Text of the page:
Big changes planned in county bus service

Aim is to cut waiting times without raising costs

October 01, 2006|By Larry Carson | Larry Carson,SUN REPORTER

State and Howard County transportation officials are planning major changes in the county's local bus system to cut the time between many stops in half without raising costs.

The changes, which mainly would affect stops in central Columbia and Ellicott City during weekday peak hours, would begin in March, after a public comment period at meetings Oct. 24 and Nov. 28. They also would offer slightly earlier and later service on some routes and extend service to several places not now receiving it.

The improvements would be achieved by dropping little-used service on several routes, reducing duplications in which buses from several routes use the same stops and by moving from a once-per-hour "pulse" system centered on The Mall in Columbia to half-hour departures.

"We've had requests for more frequent bus service, but funding has continuously been an obstacle," Carl Balser, the county's senior transportation planner, told about 25 people at a county Transportation Board meeting this week.

To reduce wait times between stops everywhere in the county without making route changes would double the county's $5 million annual cost for Howard Transit and require the purchase of about 15 buses.

"The money simply isn't there," he said.

But Glenn Hoge chief of statewide transit development for the Maryland Transit Administration, spent the summer riding the system's buses and worked out a more limited plan.

The basic idea, he said, is to stagger departure times of the buses, which now operate on the "pulse" system, which brings every color-coded route to The Mall in Columbia hub stop behind Sears at the same times through the day.

Instead of all buses leaving the hub stop at The Mall in Columbia on the hour, half the vehicles would move on the half-hour. That means they would hit the most heavily used stops twice as frequently in central Columbia, serving Town Center and the villages of Harper's Choice, Wilde Lake, Long Reach and Oakland Mills and, to a lesser extent, Owen Brown.

In addition, another circuitous route that covers Ellicott City and connects to Columbia would be changed so that buses would travel the loop in both directions, again at staggered times.

That, Hoge said, will allow use of two buses rather than three on that route and drastically cut travel times while adding service for the first time to the Chatham Apartments off U.S. 40.

"This is the linchpin of this plan," Hoge said about the two-direction Yellow Route that would make it easier and faster to move between Columbia, Long Gate shopping center and the major points in Ellicott City. Those points include the Miller branch library and the county senior center next door; the Chatham Apartments, the Wal-Mart on Ridge Road and the Park View apartments for seniors nearby; Normandy Shopping Center, Town and Country apartments and Heartlands, and the county government complex on Court House Drive.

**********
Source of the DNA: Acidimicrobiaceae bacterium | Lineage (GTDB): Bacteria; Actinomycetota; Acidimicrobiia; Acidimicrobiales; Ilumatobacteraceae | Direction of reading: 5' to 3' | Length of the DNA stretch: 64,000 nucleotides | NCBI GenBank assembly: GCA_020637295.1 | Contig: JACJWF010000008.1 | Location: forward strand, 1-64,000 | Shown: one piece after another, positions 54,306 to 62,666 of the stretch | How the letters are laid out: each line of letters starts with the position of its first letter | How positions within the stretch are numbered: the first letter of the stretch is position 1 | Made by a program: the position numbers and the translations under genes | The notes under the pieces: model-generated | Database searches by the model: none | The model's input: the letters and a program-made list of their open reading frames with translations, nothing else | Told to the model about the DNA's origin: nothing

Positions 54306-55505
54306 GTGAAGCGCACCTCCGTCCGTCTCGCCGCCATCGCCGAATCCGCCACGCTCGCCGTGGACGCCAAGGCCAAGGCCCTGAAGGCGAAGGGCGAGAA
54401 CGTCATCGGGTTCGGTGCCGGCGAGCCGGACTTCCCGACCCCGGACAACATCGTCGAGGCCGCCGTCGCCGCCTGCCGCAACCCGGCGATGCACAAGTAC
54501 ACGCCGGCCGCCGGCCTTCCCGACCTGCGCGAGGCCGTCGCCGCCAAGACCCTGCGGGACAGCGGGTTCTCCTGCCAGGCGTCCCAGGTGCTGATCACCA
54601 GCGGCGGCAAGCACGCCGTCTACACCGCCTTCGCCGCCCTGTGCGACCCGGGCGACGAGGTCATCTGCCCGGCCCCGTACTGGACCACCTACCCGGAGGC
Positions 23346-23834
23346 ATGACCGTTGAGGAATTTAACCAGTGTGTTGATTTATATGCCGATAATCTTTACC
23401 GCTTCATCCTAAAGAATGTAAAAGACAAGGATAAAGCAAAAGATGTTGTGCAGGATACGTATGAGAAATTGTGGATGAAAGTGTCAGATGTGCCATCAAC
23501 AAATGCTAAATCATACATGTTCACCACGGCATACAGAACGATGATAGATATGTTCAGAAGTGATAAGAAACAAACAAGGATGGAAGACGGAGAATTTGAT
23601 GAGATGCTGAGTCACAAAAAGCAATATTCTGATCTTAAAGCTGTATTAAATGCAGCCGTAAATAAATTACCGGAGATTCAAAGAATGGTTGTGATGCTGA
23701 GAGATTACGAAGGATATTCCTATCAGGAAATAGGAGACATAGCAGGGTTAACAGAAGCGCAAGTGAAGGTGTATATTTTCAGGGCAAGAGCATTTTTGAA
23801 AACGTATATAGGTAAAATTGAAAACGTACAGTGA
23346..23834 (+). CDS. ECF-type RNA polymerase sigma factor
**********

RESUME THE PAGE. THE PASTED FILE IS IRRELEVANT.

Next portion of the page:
Some places, such as the county Circuit Court building, will lose service, though Hoge said no one was observed using that stop over a period of time.

"I rode every route multiple times. This is how you learn," Hoge said.

Riders who attended the meeting raised other issues, such as bus drivers who don't know where all the stops are or who place wheelchairs incorrectly in the aisle. But several said that, overall, they like the proposals.

"I think they're great," said Irene Broadnax, who said that between 30 and 50 residents of Parkview at Snowden, an apartment house for moderate-income senior citizens on Snowden River Parkway, want more bus service.

"If they're coming up there, they will be welcome," she said.

"Most of it, I think is fine," said Jan Hansen of Columbia, another frequent rider. But she called one change that would reduce the number of stops at the Ellicott City Wal-Mart "stupid."

Hoge said small changes to the plan are possible, but said major alterations are not.

"It's like a puzzle. If you pull out one piece," the whole plan would collapse, he said.

Howard Transit's fixed-route ridership continued to grow in July and August, reported Ray Ambrose, the bus system's administrator for Corridor Transportation Corp., the firm that contracts to run the 27-bus system.

Fixed-route ridership was up 11 percent over the same period in 2005, he said, and ridership is projected to reach 757,609 this fiscal year. The system also separately operates buses for disabled riders who use individual appointments, rather than the scheduled routes.

Ambrose also said the changes should help riders and increase use of the system, which is used mostly by people who don't drive or who can't afford a car but need to get to jobs, Howard Community College, stores and medical appointments.

"One of the major advantages in doing this is there are five village centers whose residents use the system. What they get out of this is half-hour service," Ambrose said.

Carol Filipczak, chair of the transportation board, also praised the changes: "I think this is an expansion of service and an expansion of hours. That's what people have been asking for."

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